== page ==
5th Marquess of Waterford

John Henry de la Poer Beresford, 5th Marquess of Waterford (1844-1895), had an ostensibly modest political career as a Conservative MP serving as Master of the Buckhounds under Prime Minister Lord Salisbury from 1885-6. But though his political footprint on the history of late Victorian Parliament is light, episodes in his life as reported in the London newspapers reveal a rather melodramatic private life beset by illness, suicide and a posthumous court case.

In his youth the Daily Telegraph reported that Beresford was ‘one of the handsomest officers that ever wore the uniform of the Household Brigade’. He was a fearless horseman and rode with his uncle the hell-raising 3rd Marquess of Waterford’s Curraghmore Hounds on the family’s Irish estates. The 3rd Marquess’s drunken antics coined the phrase ‘paint the town red’ after an episode in Melton Mowbray following a boisterous fox hunt when the Marquess and his cronies appropriated pots of paint and vandalised the town for which they were fined £100 a piece. The 3rd Marquess died in a riding accident in 1859 though his untimely death did nothing to temper his nephew’s recklessness in the saddle.

Three years after Beresford became 5th Marquess in 1866, he absconded to Paris with the wife of a Captain John Vivian who pursued the couple and brought them to ground in the Hotel Westminster on the Rue de la Paix. Florence Vivian attempted suicide by swallowing chloroform but when brought round refused to reconcile with Captain Vivian despite abandoning four children as well as her husband. Captain Vivian successfully sued for divorce in the London law courts in 1869 and the 5th Marquess was named in the newspapers as co-respondent. The Marquess did the decent thing and married Florence Vivian in 1872. They lived at 7 Upper Brook Street in London and at the Waterford’s ancestral home Curraghmore House in County Waterford on estates owned by the family since 1167.

The new Marchioness of Waterford spent a sojourn in London’s Carmelite Convent in 1872 taking instructions to the enter the Roman Catholic church and was accompanied by her maid/companion a Mrs Priscilla White. This brief residence would ignite a conspiracy theory that saw the Waterford name dragged through the law courts forty-five years later. In 1873 Lady Florence gave birth to a stillborn child and three days later died at No 27 Chesham Place in Belgravia. Her body and that of the dead infant were interred beside the family tombs in Clonegam Church and the 5th Marquess commissioned a magnificent marble effigy of mother and child.

The 5th Marquess remarried in 1874 choosing Lady Blanche Somerset, daughter of the 8th Duke of Beaufort, with whom he had four children. In 1883 the 5th Marquess was galloping home to Curraghmore House after dining with a large party and was thrown from his horse injuring his spinal cord. The injury deprived the sporting Marquess of the use of his legs and he spent the rest of his life undergoing unsuccessful operations that failed to liberate him from a wheelchair.

In 1895 the 5th Marquess was found dead in the library at Curraghmore with a fatal bullet wound to the head. The inquest recorded suicide. The London Standard wrote ‘his fine physique, healthy appearance and buoyant spirits would by no means suggest that he was anxious to terminate his existence but those more intimately associated with him recognised the acuteness of his suffering and the depth of his despondency for a long period. For weeks past he had never left the grounds of his residence, and spent the greater part of the day in a rocking chair on the lawn silent and depressed’.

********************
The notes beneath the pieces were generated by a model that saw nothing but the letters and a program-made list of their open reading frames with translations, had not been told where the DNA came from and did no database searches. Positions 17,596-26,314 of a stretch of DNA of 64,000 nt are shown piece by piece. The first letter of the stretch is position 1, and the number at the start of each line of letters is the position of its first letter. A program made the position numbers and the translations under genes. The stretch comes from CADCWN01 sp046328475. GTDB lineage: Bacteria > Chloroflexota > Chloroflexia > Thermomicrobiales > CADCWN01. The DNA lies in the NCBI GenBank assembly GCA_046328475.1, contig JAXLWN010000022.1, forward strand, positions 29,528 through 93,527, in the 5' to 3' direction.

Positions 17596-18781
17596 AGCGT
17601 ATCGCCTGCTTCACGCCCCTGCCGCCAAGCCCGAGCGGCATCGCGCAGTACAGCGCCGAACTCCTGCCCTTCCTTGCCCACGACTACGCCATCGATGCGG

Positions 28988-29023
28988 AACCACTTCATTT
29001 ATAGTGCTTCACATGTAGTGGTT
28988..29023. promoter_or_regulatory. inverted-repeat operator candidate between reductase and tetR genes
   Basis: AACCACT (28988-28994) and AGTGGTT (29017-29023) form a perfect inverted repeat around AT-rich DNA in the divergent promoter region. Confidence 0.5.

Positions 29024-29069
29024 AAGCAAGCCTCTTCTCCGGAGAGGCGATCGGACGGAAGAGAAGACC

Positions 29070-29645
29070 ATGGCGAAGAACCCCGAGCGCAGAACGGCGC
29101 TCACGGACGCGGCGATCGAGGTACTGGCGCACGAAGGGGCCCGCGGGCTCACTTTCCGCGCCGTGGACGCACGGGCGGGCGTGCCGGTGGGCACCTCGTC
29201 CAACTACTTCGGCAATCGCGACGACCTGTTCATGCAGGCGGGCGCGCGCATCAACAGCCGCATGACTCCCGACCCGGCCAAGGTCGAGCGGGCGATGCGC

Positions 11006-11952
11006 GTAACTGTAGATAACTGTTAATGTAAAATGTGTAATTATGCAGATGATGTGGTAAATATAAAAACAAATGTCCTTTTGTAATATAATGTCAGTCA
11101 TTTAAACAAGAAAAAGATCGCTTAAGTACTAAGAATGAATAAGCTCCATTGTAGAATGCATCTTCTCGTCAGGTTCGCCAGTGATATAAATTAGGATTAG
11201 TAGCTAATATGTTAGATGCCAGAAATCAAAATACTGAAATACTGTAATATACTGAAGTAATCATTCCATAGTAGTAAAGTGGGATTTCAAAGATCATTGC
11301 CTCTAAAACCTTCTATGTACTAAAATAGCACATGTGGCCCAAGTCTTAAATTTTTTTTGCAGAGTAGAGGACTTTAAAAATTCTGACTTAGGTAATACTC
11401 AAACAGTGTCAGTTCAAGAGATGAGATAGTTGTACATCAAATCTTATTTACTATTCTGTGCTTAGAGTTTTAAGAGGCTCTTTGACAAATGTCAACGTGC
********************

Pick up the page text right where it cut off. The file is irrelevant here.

In a curious twist to the 5th Marquess’s suicide, it emerged that gardener George Beresford of Sydenham had written to the invalid Marquess in 1895 claiming to be the legitimate son of he and his first wife Lady Florence. He took the case to court in 1917 claiming the Waterford title and estates on evidence that while in the Carmelite Convent in 1872 Lady Florence had given birth to a son. The child was allegedly handed over to a maid Mrs Duncan who brought him up under the name George Tooth. Beresford claimed to be the missing Tooth.

The petitioner alleged that John Henry De La Poer, 5th Marqess of Waterford, had married Florence Vivian on August 9th 1872. Had he been born before 1873 the inference was that the child had been conceived before the couple was married thus giving an explanation why Lady Waterford gave up her son. The court called Priscilla White who was the only witness to Lady Waterford’s sojourn in the convent still living. Mrs White’s evidence told a different tale.

A sister of the Waterford family cook called Georgina Tooth had fallen on hard times and given birth to an illegitimate baby boy in the Holborn Union Workhouse and promptly died. The infant christened George Tooth was raised by Lady Florence’s maid Mrs Duncan and his board and education paid for by the magnanimous 5th Marquess and Marchioness. Though Mrs White did not know of the whereabouts of George Tooth – it being forty-five years since his birth – it was proven that Beresford was an impostor.

A Times leader in 1918 thundered ‘the gardener named Tooth, who claimed the Waterford peerage has lost his case and he cannot have the satisfaction of knowing that the result raises the slightest doubt in the mind of any reasonable person. It is hard to believe how he found anyone to support his impudent pretensions. No feebler attempt to obtain a title and estates has ever been recorded’. Tooth was later arrested for sending threatening and libellous postcards to Mrs White and the Waterford heirs. He was arrested, tried at the Old Bailey, bound over to keep the peace and vanished from history. The descendants of the 5th Marquess of Waterford still reside at Curraghmore Castle.

(c) James Sherwood


Photo © (c) James Sherwood Collection